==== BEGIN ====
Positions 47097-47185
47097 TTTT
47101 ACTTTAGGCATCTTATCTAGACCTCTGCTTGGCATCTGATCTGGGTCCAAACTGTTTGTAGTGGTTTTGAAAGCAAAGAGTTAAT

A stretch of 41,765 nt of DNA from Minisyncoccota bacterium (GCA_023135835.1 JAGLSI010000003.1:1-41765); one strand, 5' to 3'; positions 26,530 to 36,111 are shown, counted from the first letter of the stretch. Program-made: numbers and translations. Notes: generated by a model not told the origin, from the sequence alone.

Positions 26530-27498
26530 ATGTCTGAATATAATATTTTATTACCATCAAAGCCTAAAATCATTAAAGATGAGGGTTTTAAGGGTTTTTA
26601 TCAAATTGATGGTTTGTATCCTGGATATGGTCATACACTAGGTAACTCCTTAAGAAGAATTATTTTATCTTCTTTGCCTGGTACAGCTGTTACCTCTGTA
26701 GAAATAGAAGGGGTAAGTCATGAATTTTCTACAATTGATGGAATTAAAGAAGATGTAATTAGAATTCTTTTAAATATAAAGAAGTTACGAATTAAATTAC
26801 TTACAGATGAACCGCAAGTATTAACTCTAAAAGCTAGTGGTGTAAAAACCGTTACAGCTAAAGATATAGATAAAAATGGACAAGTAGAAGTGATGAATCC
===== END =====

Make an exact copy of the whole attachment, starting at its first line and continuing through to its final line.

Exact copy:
Positions 47097-47185
47097 TTTT
47101 ACTTTAGGCATCTTATCTAGACCTCTGCTTGGCATCTGATCTGGGTCCAAACTGTTTGTAGTGGTTTTGAAAGCAAAGAGTTAAT

A stretch of 41,765 nt of DNA from Minisyncoccota bacterium (GCA_023135835.1 JAGLSI010000003.1:1-41765); one strand, 5' to 3'; positions 26,530 to 36,111 are shown, counted from the first letter of the stretch. Program-made: numbers and translations. Notes: generated by a model not told the origin, from the sequence alone.

Positions 26530-27498
26530 ATGTCTGAATATAATATTTTATTACCATCAAAGCCTAAAATCATTAAAGATGAGGGTTTTAAGGGTTTTTA
26601 TCAAATTGATGGTTTGTATCCTGGATATGGTCATACACTAGGTAACTCCTTAAGAAGAATTATTTTATCTTCTTTGCCTGGTACAGCTGTTACCTCTGTA
26701 GAAATAGAAGGGGTAAGTCATGAATTTTCTACAATTGATGGAATTAAAGAAGATGTAATTAGAATTCTTTTAAATATAAAGAAGTTACGAATTAAATTAC
26801 TTACAGATGAACCGCAAGTATTAACTCTAAAAGCTAGTGGTGTAAAAACCGTTACAGCTAAAGATATAGATAAAAATGGACAAGTAGAAGTGATGAATCC